18 Canada-C celebrating 40 ye 2010 年 的 加 中 两 国 : Canada and China reach a significant milestone this year as we celebrate four decades of deepening bilateral friendship and business connection. On October 13, we mark the 40th anniversary of the signing of diplomatic relations between Canada and the People s Republic of China. Forty years ago, China was shrouded in mystery to most Western observers: the world was divided by an Iron Curtain, and the People s Republic was still in the throes of the Cultural Revolution. For the global business community, opportunities in Singapore, Hong Kong, and Taiwan shone far brighter. Few could have guessed that China was starting out on a long, unsteady march towards international openness that would astound the world. Back in the 1970s, it took the efforts of a few visionary Canadian businessmen to convince Canadian companies that venturing into China was both feasible and profitable. In 1968, Prime Minister Pierre Trudeau initiated the discussions that would lead to the establishment of official relations with the People s Republic of China in Canada was one of the first Western nations to do so. Trudeau himself had a soft spot for China and had traveled through the country with his friend Jacques Hébert in 1960 during China s Great Leap Forward. It seemed to us imperative that the citizens of our democracy should know more about China, he wrote of the experience later. Making good on this impulse, in 1973 Trudeau became the first Canadian Prime Minister to pay an official visit to the People s Republic of China. At a subsequent meeting with Canadian business leaders, the PM encouraged Paul Desmarais Sr., Chairman and CEO of Power Corporation, to lead a business delegation to China. This discussion would ultimately help inspire the creation of the Canada China Trade Council, the first iteration of today s Canada China Business Council (CCBC). The Council was formed as a private, notfor-profit organization that aimed to promote trade and investment between Canada and China. Business between the two nations was picking up quickly. After only three years of official relations, by 1973 Canadian exports to China had already doubled. This trade was to be further stimulated when the Canadian- Chinese Trade Agreement was signed the same year. Under the Agreement, the two countries mutually extended most-favoured nation status, and lowered import tariffs accordingly. In those early years, wheat accounted for the bulk of Canada s trade with China, and by 1978 wheat s share of Canadian exports to China still stood at 69 per cent. But by the late 1970s, no one could deny that winds of change were blowing through China. After Mao s death in 1976, Deng Xiaoping had risen to power in Beijing. He and his coterie of reformers embarked on a program of economic liberalization known outside China as the open door policy. Land in rural collectives reverted to private management, many state-owned enterprises were sold or restructured, and some coastal cities were opened up to foreign trade and investment. The measures were, in effect, a series of gradual and often localized experiments that Deng famously described as crossing the river by groping for stones. Canadian companies had clearly only scratched the surface of the opportunities that were emerging in China, a situation that Canada s business leaders were eager to improve. The first meeting of the Organizing Committee for the Canada China Trade Council was held in Montreal on June 1, The list of attendees at that historic gathering reads like a who s who list of the Canadian establishment. Maurice Strong, then Chairman of Petro-Canada, chaired the meeting. Paul Desmarais Sr. of Power Corporation was in attendance, as was C. Calvert Knudsen, President and CEO of MacMillan Bloedel. John Ralston Saul (subsequently Canada s favorite public intellectual but then Chairman of FilmFive Inc.) was also there, recording the minutes! The organization took shape rapidly after that initial gathering: Desmarais led a senior business delegation to China in October 1978, hoping to generate awareness about 18 The Canada China Business Council Magazine 2010 Summer Print Edition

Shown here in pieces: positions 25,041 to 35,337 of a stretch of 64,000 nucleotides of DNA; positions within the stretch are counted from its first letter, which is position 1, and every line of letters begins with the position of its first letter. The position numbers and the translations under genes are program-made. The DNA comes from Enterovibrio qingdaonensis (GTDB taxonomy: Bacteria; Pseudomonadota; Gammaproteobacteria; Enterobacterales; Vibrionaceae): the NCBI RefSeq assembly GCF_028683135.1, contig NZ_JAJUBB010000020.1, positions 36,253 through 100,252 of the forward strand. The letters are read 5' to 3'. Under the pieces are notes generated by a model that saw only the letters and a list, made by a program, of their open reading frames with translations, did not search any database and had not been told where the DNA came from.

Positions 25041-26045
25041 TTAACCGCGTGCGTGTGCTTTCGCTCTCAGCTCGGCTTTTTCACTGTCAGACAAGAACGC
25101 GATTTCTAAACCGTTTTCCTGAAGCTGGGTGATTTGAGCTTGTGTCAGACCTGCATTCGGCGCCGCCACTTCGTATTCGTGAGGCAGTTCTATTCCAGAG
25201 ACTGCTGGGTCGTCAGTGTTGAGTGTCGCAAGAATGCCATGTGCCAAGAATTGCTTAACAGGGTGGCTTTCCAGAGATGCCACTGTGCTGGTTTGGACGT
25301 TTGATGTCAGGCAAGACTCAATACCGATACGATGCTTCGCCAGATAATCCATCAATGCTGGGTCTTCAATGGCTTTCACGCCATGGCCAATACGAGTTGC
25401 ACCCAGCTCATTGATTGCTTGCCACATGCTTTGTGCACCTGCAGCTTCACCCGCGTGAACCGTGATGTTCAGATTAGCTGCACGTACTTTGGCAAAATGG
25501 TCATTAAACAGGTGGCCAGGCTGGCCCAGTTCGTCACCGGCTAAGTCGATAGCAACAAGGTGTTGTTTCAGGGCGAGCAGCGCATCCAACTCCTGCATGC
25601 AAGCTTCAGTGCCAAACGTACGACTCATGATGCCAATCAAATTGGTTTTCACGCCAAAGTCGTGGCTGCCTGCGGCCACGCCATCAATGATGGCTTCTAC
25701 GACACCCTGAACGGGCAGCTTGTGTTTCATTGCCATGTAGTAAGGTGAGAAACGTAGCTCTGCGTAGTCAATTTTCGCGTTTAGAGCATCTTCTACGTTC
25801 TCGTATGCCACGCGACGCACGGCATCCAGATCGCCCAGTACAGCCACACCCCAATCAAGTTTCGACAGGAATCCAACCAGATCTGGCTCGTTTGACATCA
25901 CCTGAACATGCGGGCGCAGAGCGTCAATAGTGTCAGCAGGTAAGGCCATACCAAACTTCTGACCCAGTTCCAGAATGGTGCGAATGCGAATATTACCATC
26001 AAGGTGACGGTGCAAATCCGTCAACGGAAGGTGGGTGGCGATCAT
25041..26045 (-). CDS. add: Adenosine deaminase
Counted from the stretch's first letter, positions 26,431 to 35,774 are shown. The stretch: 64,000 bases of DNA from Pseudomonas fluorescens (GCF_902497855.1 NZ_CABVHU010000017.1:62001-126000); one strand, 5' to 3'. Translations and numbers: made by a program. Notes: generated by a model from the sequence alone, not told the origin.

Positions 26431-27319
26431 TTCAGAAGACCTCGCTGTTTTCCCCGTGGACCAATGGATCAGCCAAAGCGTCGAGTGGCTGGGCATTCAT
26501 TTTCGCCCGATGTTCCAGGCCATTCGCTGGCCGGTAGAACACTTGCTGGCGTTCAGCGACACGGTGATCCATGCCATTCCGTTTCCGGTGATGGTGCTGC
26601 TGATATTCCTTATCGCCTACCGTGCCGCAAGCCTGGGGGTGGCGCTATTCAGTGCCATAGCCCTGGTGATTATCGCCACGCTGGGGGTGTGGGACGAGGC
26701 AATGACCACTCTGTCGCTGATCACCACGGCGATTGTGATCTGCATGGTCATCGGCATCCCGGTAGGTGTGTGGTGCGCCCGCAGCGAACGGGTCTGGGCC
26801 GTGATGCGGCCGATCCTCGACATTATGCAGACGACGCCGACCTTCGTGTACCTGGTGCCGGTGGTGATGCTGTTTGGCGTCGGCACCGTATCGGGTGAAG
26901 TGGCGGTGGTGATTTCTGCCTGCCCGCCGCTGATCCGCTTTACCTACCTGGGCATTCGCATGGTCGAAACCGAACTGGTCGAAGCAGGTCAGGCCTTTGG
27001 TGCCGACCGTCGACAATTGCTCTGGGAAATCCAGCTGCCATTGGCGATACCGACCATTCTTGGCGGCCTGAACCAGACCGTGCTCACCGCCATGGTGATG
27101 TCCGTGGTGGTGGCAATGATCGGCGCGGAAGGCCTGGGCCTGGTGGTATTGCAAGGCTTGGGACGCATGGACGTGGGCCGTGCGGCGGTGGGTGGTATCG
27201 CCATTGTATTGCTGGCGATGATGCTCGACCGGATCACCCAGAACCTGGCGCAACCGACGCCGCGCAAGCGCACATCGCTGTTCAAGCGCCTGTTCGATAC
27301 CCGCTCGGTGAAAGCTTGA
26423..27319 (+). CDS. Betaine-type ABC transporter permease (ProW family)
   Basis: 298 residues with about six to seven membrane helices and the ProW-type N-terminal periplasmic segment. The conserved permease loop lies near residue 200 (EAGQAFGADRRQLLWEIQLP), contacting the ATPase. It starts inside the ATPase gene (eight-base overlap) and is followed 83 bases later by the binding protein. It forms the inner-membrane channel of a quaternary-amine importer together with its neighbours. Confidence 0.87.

19 hina 2O1O ars of relationship By Jessica Wilczack 庆 祝 建 交 40 周 年 作 者 :Jessica Wilczack China among Canada s business community. In the months that followed, Desmarais and Strong chaired a number of Board of Directors meetings for the nascent Canada China Trade Council, and recruited 57 founding members from Canada s top companies. The Council was to be funded through membership fees, and the group decided to open offices in both Toronto and Beijing in order to better support Canadian businesses in China. The first Annual General Meeting of the CCTC was held on 22 January 1979, and the first CCTC conference was organized in May of that year. The (still current!) theme of that first conference? China: How you can compete? It was evident that the CCTC was meeting an urgent need for information about China. By 1980, the Council had grown to 118 members and was producing a bimonthly publication, The China Reporter, in addition to a number of business directories. Very quickly, however, the composition of the CCTC began to shift. By the mid eighties, small and medium sized enterprises (SMEs) began to replace large companies on the membership roster. To deal with the corresponding drop in membership revenues, the Council sought to develop closer ties with Ottawa. In 1985 the CCTC received a three-year grant from the federal government, and two years later began to undertake training projects in China on behalf of the Canadian 加 拿 大 和 中 国 今 年 实 现 一 个 重 要 的 里 程 碑, 因 为 两 国 迎 来 深 化 双 边 友 谊 和 商 业 联 系 的 第 40 个 年 头 10 月 13 日, 我 们 迎 来 加 拿 大 和 中 华 人 民 共 和 国 建 立 外 交 关 系 40 周 年 40 年 前, 中 国 对 西 方 观 察 家 而 言, 笼 罩 着 一 层 神 秘 的 面 纱 : 世 界 被 铁 幕 所 隔 开, 中 国 仍 处 于 文 化 大 革 命 的 阵 痛 之 中 对 全 球 商 界 而 言, 新 加 坡 香 港 和 台 湾 等 国 家 和 地 区 的 机 遇 则 更 为 明 朗 一 些 很 少 有 人 会 猜 到 中 国 正 在 开 始 一 次 面 向 世 界 开 放 的 长 期 动 荡 的 征 程, 而 这 一 征 程 又 将 会 令 世 界 为 之 瞠 目 回 望 20 世 纪 70 年 代, 几 位 在 当 时 看 来 不 切 实 际 的 加 拿 大 籍 商 人 费 劲 九 牛 二 虎 之 力, 才 令 加 拿 大 企 业 相 信 到 中 国 进 行 风 险 投 资 既 是 可 行 也 是 有 利 可 图 的 1968 年, 加 拿 大 总 理 Pierre Trudeau 启 动 的 会 谈, 后 来 于 1970 年 促 成 加 拿 大 与 中 华 人 民 共 和 国 正 式 建 交 加 拿 大 是 首 批 与 中 国 建 交 的 西 方 国 家 之 一 Pierre Trudeau 本 人 对 中 国 颇 有 好 感, 并 在 中 国 大 跃 进 运 动 期 间 与 其 好 友 Jacques Hébert 游 遍 中 国 对 我 们 而 言, 民 主 国 家 的 公 民 应 对 中 国 有 更 多 了 解, 这 一 点 看 似 势 在 必 行, 他 后 来 在 记 述 其 经 历 时 这 样 写 到 受 此 推 动,1973 年,Pierre Trudeau 成 为 首 个 正 式 访 问 中 华 人 民 共 和 国 的 加 拿 大 首 相 在 随 后 与 加 拿 大 商 界 领 袖 举 行 的 会 晤 当 中, 这 位 首 相 鼓 励 加 拿 大 鲍 尔 集 团 (Power Corporation) 主 席 兼 首 席 执 行 官 Paul Desmarais Sr. 率 领 一 个 商 业 代 表 团 前 往 中 国 访 问 这 次 会 谈 最 终 帮 助 推 动 了 加 中 贸 易 理 事 会 (Canada China Trade Council) 的 创 立, 即 如 今 加 中 贸 易 理 事 会 (Canada China Business Council,CCBC) 的 前 身 加 中 贸 易 理 事 会 成 立 时 是 一 个 私 人 的 非 营 利 组 织, 旨 在 推 动 加 拿 大 和 中 国 之 间 的 贸 易 和 投 资 两 国 之 间 的 商 业 往 来 得 以 快 速 恢 复 到 正 式 建 交 仅 三 年 后 的 1973 年, 加 拿 大 对 中 国 的 出 口 额 已 翻 了 一 番 同 年, 当 加 中 贸 易 协 议 签 署 时, 这 一 贸 易 额 得 到 进 一 步 促 进 根 据 这 项 协 议, 两 国 相 互 给 予 最 惠 国 待 遇, 并 相 应 降 低 进 口 关 税 早 年, 小 麦 在 加 拿 大 对 华 贸 易 额 中 占 到 很 大 比 例, 而 到 1978 年, 小 麦 在 加 拿 大 对 华 出 口 额 中 所 占 的 比 重 仍 高 到 69% 但 到 20 世 纪 70 年 代 末, 没 人 可 以 否 认, 变 革 的 浪 潮 正 在 席 卷 中 国 大 地 1976 年 毛 泽 东 逝 世 后, 邓 小 平 重 掌 北 京 大 权 他 和 他 的 改 革 派 着 手 开 始 一 场 在 中 国 境 外 被 称 作 开 放 政 策 的 经 济 自 由 化 运 动 农 村 集 体 所 有 的 土 地 归 还 私 人 经 营, 许 多 国 有 企 业 或 被 出 售, 或 被 重 组, 一 些 沿 海 城 市 也 向 对 外 贸 易 和 投 资 开 放 这 些 举 措 实 际 上 就 是 一 系 列 逐 步 而 频 繁 的 本 地 化 实 验, 亦 即 邓 小 平 摸 着 石 头 过 河 的 著 名 论 断 加 拿 大 企 业 显 然 只 摸 到 了 中 国 汹 涌 的 机 遇 浪 潮 中 的 皮 毛, 而 这 正 是 加 拿 大 商 界 领 袖 渴 望 加 以 改 善 的 局 面 加 中 贸 易 理 事 会 组 委 会 第 一 次 会 议 于 1978 年 6 月 1 日 在 蒙 特 利 尔 举 行 出 席 此 次 历 史 性 聚 会 的 与 会 者 名 单 读 起 来 像 是 加 拿 大 建 国 的 名 人 录 时 任 加 拿 大 石 油 公 司 主 The Canada China Business Council Magazine 2010 Summer Print Edition 19